Recap: Kings Celebrate Black History Month
Throughout February and beyond, the Sacramento Kings are dedicated to celebrating and honoring Black history. This year, building upon the pillars of the organization’s “Pledge to Our Black Community” released in June 2020, the team developed programming for the entire month aimed at advancing racial equity through candid conversations, supporting Sacramento’s Black-owned businesses, investing in Black futures, highlighting local Black artists and honoring Black community leaders. These efforts were made possible in partnership with Golden 1 Credit Union, Arden Fair, SMUD and Crown Royal.
“For us, it’s really important to be able to use the platform that we have in the NBA, which is a great international platform, to create change and do good in the community. Vivek’s vision has always been to use this platform to help lift up the youth of our community and those that are most underserved in the Black community and give them opportunities that they might not otherwise have,” said Sacramento Kings President of Business Operations John Rinehart on ABC 10’s “Your California Life” morning show. “It’s much more than a month for us; it’s about the continuation of our dialogue. Our players, coaches and team members have been involved in the activities. And we couldn’t do any of the work we do without the partnerships and a lot of the great community leaders that we have.”
Advancing Racial Equity Through Candid Conversations
Focused on addressing racial justice, Kings players, coaches and broadcast talent took part in several dialogues, presented by the organization’s Black and Beyond and Diversity and Inclusion employee resource groups, to share their personal experiences and the action needed for sustainable change.
On February 5, rookie guard Tyrese Haliburton and forward Glenn Robinson III joined Kings TV Play-by-Play Announcer and Host of Kings Pregame and Postgame Live Kyle Draper for a “Perspective” conversation to discuss their views on the status of race in America, what Black Lives Matter and white privilege means to them and why it is important to support Black businesses.
— Sacramento Kings (@SacramentoKings) February 9, 2021
“Like Ty said, it’s [the term ‘Black Lives Matter’] very simple words. I think it means stop killing us, stop disrespecting us and treat us like human beings. I think it is very simple, but unfortunately, we are going to continue to have to say,” said Kings forward Glenn Robinson III. “All I ask and all I want is for that term to be taken seriously and people to understand that we are humans. We have the same right to live, and Black people are the most powerful people on this earth. I think once you continue to educate yourself, you continue to see we are all equal, and hopefully, we can get to that point.”
In the weeks that followed, the team debuted a three-part roundtable discussion featuring Kyle Draper, Kings TV Play-by-Play Announcer Mark Jones, Kings Legend and Color Analyst Doug Christie, Assistant Player Development Coach Lindsey Harding and Vice President of Kings Academy and Professional Development Galen Duncan on the impact of Black culture, the fight for racial justice and investing in Black youth.
Join the Kings family in Part 1 of a 3-Part series, as we delve into the impact of Black culture and teaching and learning from our past.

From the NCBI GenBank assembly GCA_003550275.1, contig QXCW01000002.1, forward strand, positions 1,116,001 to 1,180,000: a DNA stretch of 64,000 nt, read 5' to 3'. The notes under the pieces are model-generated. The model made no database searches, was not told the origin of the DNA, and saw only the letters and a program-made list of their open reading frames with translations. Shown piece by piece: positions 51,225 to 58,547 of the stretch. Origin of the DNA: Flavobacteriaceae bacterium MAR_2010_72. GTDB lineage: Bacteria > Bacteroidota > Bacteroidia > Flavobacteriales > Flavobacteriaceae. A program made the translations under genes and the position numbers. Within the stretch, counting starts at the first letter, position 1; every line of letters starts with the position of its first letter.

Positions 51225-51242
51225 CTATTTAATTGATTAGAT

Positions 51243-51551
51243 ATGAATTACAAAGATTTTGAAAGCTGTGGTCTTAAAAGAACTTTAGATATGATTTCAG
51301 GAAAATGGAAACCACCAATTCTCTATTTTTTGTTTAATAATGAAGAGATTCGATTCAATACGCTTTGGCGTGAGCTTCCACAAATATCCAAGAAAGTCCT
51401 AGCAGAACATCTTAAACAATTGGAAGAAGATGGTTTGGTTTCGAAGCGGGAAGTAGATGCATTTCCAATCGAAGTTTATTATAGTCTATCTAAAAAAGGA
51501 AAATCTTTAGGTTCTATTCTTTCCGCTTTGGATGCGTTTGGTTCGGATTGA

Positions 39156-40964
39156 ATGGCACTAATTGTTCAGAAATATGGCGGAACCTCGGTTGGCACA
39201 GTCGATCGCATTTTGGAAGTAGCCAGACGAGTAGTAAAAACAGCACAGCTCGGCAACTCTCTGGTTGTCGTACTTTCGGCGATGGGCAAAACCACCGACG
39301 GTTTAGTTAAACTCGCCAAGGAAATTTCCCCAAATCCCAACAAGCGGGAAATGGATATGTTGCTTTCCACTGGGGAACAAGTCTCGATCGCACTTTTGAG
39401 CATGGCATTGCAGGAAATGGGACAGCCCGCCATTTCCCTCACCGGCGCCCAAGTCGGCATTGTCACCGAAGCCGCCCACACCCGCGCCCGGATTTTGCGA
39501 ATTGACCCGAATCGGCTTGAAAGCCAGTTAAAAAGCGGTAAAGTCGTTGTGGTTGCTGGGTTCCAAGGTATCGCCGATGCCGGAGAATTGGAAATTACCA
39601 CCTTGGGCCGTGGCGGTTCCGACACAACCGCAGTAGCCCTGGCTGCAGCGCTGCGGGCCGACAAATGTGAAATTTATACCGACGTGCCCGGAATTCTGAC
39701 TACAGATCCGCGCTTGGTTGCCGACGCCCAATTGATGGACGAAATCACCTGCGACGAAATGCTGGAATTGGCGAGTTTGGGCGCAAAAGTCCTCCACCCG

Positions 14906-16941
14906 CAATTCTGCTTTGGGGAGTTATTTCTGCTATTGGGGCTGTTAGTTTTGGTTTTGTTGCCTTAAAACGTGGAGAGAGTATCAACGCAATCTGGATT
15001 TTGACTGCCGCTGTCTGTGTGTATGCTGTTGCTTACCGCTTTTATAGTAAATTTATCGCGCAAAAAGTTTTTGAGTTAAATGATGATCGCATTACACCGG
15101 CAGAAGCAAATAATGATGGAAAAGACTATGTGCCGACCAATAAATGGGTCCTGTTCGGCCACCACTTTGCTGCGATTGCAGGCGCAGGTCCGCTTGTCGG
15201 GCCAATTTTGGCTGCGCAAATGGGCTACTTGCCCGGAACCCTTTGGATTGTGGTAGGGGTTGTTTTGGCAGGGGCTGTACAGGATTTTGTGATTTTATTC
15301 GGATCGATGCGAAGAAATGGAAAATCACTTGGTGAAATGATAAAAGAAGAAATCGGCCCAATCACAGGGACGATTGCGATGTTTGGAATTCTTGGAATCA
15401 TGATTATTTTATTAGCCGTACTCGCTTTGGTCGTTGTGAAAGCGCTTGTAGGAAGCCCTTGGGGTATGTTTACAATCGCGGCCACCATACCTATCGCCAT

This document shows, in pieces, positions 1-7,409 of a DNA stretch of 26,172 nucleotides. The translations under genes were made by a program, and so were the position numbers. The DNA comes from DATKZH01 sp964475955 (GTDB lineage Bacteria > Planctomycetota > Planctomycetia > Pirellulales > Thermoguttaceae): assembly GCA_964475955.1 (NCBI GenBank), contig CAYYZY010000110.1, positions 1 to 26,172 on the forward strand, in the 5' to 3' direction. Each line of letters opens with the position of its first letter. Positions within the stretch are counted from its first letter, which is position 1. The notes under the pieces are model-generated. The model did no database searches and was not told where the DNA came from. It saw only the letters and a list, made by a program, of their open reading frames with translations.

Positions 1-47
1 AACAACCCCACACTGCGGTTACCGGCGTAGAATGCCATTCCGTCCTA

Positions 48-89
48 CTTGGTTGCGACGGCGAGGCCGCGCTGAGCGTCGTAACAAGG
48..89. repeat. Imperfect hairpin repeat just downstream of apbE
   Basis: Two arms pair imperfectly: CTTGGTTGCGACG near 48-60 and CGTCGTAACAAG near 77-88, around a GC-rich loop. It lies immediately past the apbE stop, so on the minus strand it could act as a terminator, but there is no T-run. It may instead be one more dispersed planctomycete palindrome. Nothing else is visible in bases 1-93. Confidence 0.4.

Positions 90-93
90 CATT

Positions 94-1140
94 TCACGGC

— Sacramento Kings (@SacramentoKings) February 11, 2021
In addition, on March 1 and 2, the organization welcomed renowned sociologist, civil rights activist and author Dr. Harry Edwards for conversations with both players and coaches as well as team members to discuss the power of sports and its influence on race and society and the role we can all play in championing change.
Supporting Sacramento’s Black-Owned Businesses
Continuing their multi-year partnership with the Build.Black. Coalition, the Kings amplified the launch of the Build.Black. mobile app, a digital directory of Black-owned businesses and services in the Sacramento region, the app aims to connect prospective customers to Black-owned businesses and support their long-term economic development.
— Sacramento Kings (@SacramentoKings) February 10, 2021
“As the Build.Black. Coalition works to grow institutional investments in Black businesses and neighborhoods, we simultaneously recognize the value of a community using its spending power and voice to advocate for change and are excited to launch these new tools,” said Sierra Health Foundation President and CEO and a founding member of the Build.Black. Coalition Chet P. Hewitt. “We are proud of and grateful for our partnership with the Kings, who continue to demonstrate their commitment to equity by supporting Black social and economic power, both as individuals and as a team.”
In addition, the organization showcased local Black-owned businesses in-game and on their social media channels and encouraged fans to support Black-owned businesses.
Investing in Black Futures
In early February, Kings forward Harrison Barnes, in partnership with Goalsetter and the National Basketball Players Association, selected 500 youth from Build.Black. in Sacramento and T.L. Marsalis Elementary STEAM Academy in Dallas, opened a savings account and gifted them $40 – a historic nod to the government’s failed promise of “40 acres and a mule” land redistribution following the Civil War – as part of the “Drafted” Campaign to educate Black and Brown youth on financial literacy. Barnes also joined the Build.Black. podcast to talk about what “build black” means to him and participated in an NBA roundtable to discuss the ongoing movement for racial justice.